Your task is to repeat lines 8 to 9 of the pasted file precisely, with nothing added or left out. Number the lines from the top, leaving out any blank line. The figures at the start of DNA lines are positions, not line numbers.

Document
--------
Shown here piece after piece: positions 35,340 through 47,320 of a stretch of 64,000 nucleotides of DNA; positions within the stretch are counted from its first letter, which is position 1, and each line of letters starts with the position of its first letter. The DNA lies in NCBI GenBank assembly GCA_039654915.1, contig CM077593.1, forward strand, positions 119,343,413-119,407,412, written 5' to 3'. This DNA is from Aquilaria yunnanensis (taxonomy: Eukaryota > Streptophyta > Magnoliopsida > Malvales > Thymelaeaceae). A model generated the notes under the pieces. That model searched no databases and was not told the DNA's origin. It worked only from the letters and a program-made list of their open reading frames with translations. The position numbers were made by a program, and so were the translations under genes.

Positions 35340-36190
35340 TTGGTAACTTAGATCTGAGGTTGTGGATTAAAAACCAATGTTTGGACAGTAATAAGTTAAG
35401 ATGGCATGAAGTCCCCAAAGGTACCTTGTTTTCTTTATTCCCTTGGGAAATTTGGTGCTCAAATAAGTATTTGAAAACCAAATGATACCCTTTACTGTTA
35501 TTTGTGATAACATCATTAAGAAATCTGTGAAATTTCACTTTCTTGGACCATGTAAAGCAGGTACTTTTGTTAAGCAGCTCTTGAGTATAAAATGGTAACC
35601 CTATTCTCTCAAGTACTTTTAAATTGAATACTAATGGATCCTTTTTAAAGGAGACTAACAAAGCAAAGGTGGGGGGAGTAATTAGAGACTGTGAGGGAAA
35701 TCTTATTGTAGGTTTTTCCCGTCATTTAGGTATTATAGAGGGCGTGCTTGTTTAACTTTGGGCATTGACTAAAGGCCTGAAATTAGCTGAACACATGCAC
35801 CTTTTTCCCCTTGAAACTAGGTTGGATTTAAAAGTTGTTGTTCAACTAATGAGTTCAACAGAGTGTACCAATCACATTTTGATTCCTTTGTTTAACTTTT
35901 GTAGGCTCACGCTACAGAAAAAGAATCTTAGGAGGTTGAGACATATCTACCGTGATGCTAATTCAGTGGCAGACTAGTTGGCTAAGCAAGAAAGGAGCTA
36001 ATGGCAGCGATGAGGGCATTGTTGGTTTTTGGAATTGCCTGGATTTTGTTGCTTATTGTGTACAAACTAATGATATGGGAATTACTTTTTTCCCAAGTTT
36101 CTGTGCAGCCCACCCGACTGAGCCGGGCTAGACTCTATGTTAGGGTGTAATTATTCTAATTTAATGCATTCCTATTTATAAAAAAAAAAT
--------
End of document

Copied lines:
35801 CTTTTTCCCCTTGAAACTAGGTTGGATTTAAAAGTTGTTGTTCAACTAATGAGTTCAACAGAGTGTACCAATCACATTTTGATTCCTTTGTTTAACTTTT
35901 GTAGGCTCACGCTACAGAAAAAGAATCTTAGGAGGTTGAGACATATCTACCGTGATGCTAATTCAGTGGCAGACTAGTTGGCTAAGCAAGAAAGGAGCTA